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Social Media Disasters: The Do’s and the Don’ts

A look at what companies are doing right and wrong

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[ Social Media]

There are numerous examples in which companies really messed up on social media. For instance, remember Apple’s Antennagate incident or BP’s response to the Gulf oil spill? Both of these incidents resulted in a negative outcry toward both companies on social media channels.

Can you think of other examples when companies poorly handled their social campaigns? Let us know.

However, the difference between Apple and BP’s incidents is that Apple has a strong brand presence and BP does not. Apple was able to come back and reclaim its consumers, and although BP made some modifications, its efforts did not have the same affect as Apple’s did.

Social media can be tricky anytime, but especially during a crisis. According to Rob LaGesse, the Director of Media Marketing at Rackspace, “Social media can get you fired, but social media can also keep you gainfully employed.”

LaGesse is familiar with these disaster situations because Rackspace itself has experienced them. Back in 2009, the company had a data center power outage, which could have potentially been very detrimental to its reputation. However, the CEO appeared on YouTube to explain what had happened and how it would be resolved. Rackspace continued to update its customers through social media until the outage was completely restored.

As a result, the company was able to take a disaster situation and use it to build a stronger connection to its customers. Looking at experiences such as this, Rackspace developed a social media plan based simply on the idea of being helpful.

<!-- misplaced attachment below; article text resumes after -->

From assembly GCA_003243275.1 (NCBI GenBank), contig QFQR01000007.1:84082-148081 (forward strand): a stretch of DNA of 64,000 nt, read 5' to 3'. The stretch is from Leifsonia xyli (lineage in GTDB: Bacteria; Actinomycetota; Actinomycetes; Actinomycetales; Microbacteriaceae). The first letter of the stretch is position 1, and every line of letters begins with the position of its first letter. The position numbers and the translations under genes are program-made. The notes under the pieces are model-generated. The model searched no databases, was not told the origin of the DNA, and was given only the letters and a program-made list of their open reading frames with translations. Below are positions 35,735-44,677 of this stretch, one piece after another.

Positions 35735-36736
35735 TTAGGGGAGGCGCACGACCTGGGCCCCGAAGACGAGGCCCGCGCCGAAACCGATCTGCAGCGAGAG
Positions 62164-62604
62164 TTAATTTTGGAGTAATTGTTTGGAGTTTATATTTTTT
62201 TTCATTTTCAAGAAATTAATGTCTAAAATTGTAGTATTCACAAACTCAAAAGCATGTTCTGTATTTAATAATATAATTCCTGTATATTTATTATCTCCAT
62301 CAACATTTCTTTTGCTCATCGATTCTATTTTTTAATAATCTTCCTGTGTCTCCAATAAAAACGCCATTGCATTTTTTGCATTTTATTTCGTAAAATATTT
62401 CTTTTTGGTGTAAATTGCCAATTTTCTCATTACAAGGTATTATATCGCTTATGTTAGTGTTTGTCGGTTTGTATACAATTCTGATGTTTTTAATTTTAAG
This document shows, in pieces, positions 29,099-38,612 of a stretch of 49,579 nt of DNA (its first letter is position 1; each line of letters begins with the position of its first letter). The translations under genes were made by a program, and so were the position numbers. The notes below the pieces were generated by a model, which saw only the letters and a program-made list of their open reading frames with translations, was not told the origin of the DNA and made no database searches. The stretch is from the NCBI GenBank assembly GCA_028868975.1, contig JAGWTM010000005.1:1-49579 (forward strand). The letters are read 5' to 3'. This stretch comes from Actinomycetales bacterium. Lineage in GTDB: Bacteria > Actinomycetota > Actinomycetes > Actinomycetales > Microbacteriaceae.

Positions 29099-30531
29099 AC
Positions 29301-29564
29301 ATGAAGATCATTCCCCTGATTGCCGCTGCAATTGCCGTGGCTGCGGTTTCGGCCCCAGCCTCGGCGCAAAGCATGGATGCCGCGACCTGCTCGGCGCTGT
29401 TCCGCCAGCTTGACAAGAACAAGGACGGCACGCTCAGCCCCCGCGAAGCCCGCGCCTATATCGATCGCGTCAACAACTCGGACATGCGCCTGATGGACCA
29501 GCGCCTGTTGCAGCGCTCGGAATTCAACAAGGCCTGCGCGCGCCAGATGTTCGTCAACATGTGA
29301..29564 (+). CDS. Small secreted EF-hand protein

It’s no secret that consumers use social media to complain about brands and companies. But, LaGesse said that it is the responsibility of brands and companies to help consumers, even in spite of negativity.

“A lot of people think they can control their brand on social media, and you really can’t. All you can do is do the right thing by your customers,” he pointed out.

He explained that customers have to come first, and if they do, the branding aspect of a business will take care of itself. On top of this, he added that companies need to be honest, open, and communicate through a real human being.

By applying these steps to social media, LaGesse believes that you can not only have an effective social media campaign, but that you will also be able to build a support group that takes up for your brand in disaster situations.

Social Media Disasters: The Do’s and the Don’ts


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  • http://www.brickmarketing.com/search-engine-optimization-firm.htm Nick Stamoulis

    “All you can do is do the right thing by your customers”

    Agreed! You can’t control what people are saying about your brand on social networking sites, you can only respond and try to diffuse the situation. I think that may have been the hardest pill to swallow for a lot of companies. It’s more than a little unnerving to have little control over your brand, but social media has put the power in the hands of the consumer.

  • lloyd sexton

    Nothing new here really, just he power of “word of mouth” being increased over a billion fold. That being said, the main thrust of the article is dead on. Do right by your customers and they’ll do right by you.

    It is humorous that businesses still have to be reminded to do the basics.

  • http://einternetmarketingservices.org Rick

    Fantastic points! I assist local businesses in developing their Facebook FanPage strategy and this is where I start… it’s all about supporting the customer and turning them into an army of marketers for the business.

    Plus, you provide great insight into overcoming disaster using your own company as an example.

    Thanks,

    Rick Samara

    Internet Marketing Services for Small Business

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